KEY POINTS

  • China's Chang'e-4 was the first spacecraft to safely land on the far side of the Moon
  • Radar images of the Moon's subsurface shows three different layers underneath
  • The layers were likely created during the turbulent early years of the galaxy

On Jan. 3, 2019, China ’s Chang’e-4 became the first spacecraft to safely land on the far side of the Moon and, just 12 hours after it landed, the Yutu-2 rover equipped with a Lunar Penetrating Radar (LPR) was successfully deployed.

In a new study, researchers from China and Italy give us the first details of what’s lurking underneath the surface of the far side of the Moon using the LPR on Yutu-2. To investigate what was under the ground, the team sent radio signals into the surface, reaching a depth of 40 meters below.

Evidently, the subsurface of the far side of the Moon is composed of highly porous materials with different sized boulders. Specifically, the radar showed three distinct layers underneath the surface: the topmost composed of a fine, loose layer of rocks that extend up to 12 meters below, the second layer composed of bigger boulders and rocks then, the third layer, which begins at about 24 meters, composed of alternating layers of coarse and fine materials.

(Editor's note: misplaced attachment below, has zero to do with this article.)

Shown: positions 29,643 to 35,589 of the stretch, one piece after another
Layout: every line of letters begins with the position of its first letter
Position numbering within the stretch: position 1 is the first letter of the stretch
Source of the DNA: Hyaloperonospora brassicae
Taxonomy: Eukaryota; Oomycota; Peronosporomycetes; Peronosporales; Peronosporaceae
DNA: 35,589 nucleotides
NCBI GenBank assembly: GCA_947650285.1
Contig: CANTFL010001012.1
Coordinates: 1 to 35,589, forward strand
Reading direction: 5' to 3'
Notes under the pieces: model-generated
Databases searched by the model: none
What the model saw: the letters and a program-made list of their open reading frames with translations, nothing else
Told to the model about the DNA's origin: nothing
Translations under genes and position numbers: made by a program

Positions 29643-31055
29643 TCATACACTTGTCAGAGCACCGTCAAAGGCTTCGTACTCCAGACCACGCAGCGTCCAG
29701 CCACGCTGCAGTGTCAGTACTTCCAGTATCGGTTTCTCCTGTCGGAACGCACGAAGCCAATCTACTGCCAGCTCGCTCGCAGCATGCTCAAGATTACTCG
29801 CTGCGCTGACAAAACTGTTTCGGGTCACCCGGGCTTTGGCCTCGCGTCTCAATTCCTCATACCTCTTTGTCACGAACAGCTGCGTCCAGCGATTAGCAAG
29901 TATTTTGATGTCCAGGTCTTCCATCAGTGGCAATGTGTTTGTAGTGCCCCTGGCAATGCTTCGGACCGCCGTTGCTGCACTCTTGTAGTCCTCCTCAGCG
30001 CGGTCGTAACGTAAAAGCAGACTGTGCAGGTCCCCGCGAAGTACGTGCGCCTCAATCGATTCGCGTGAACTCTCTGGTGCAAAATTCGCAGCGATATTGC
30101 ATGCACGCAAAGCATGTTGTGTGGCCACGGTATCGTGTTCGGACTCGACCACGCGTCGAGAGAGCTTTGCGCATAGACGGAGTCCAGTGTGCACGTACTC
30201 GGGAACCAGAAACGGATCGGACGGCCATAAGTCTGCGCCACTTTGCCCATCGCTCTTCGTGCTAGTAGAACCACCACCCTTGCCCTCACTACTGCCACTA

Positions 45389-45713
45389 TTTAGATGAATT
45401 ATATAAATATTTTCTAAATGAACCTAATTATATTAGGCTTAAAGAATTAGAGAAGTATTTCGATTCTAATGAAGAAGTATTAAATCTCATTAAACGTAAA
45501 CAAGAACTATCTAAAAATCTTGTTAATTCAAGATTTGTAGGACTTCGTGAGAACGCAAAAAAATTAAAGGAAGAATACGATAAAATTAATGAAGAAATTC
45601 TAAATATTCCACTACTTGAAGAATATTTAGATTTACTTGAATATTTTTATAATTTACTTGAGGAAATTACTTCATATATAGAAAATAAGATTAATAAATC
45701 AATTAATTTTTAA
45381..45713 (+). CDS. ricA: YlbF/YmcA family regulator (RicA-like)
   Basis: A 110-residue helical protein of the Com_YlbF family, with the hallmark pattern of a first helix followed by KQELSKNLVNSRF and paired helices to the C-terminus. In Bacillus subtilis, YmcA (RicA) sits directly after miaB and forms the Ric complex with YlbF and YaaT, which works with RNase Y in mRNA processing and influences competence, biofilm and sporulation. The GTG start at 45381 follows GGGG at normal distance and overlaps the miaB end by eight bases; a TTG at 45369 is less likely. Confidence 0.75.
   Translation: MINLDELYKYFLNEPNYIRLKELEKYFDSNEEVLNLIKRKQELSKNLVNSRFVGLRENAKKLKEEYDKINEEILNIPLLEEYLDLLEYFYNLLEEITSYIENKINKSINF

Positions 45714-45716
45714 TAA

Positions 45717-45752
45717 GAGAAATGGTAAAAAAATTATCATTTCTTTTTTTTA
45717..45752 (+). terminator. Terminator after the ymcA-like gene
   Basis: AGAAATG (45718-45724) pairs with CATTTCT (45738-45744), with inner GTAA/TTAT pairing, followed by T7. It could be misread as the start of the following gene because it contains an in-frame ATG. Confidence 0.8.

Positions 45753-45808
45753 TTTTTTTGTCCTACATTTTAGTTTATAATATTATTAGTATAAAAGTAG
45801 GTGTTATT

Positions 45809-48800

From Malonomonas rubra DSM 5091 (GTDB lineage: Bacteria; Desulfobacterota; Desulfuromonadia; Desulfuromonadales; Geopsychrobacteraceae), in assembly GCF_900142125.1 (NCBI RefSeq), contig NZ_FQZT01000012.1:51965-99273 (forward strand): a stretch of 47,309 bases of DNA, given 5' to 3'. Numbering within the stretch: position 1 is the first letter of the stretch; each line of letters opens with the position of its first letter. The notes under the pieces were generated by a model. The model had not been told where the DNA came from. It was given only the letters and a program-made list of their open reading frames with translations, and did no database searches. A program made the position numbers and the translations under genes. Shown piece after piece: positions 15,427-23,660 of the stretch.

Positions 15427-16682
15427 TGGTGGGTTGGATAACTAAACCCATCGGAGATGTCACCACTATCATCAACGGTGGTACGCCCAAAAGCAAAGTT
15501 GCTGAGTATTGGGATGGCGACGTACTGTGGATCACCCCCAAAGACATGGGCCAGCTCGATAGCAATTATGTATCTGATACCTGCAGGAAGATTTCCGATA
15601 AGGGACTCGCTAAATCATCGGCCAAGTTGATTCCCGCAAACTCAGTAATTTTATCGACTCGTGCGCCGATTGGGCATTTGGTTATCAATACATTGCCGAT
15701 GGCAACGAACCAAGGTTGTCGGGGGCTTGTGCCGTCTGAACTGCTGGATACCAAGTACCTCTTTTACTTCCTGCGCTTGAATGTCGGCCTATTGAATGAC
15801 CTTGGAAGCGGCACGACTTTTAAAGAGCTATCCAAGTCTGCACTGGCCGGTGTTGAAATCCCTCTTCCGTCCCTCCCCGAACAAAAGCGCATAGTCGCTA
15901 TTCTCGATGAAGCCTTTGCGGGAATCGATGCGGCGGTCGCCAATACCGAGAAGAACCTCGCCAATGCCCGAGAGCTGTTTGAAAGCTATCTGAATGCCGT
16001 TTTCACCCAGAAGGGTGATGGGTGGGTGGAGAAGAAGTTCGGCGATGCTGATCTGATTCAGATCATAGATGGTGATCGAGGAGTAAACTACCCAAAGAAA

According to the researchers, it is possible that the subsurface layers were created during the turbulent early years of the galaxy when meteors and other debris constantly struck the Moon, thereby forcing the material to get ejected from the surface then settle back again. In time, this led to the creation of distinct layers with varying distributions of rocks and soil.

“The results illustrate, in an unprecedented way, the spatial distribution of the different products that contribute to from the ejecta sequence and their geometrical characteristics,” study co-author Li Chunlai of the National Astronomical Observatories of the Chinese Academy of Sciences said. “This work shows the extensive use of the LPR could greatly improve our understanding of the history of lunar impact and volcanism and could shed new light on the comprehension of the geological evolution of the Moon's far side.”

Interestingly, China’s previous probe, Chang'e-3, also had a similar LPR but it was not able to reach the depths that Yutu-2 did. In fact, the depth that the researchers reached was three times the depth that Chang’e-3 reached. Only recently, Yutu-2 also came across some strange looking rocks that looked very different from the other lunar rocks.

For China’s next step in lunar exploration, Chang’e-5 is planned for launch later this year and, the plan is for a lander to retrieve soil samples then send them back to Earth for analysis.

The study describing the subsurface of the far side of the Moon is published in the journal Science.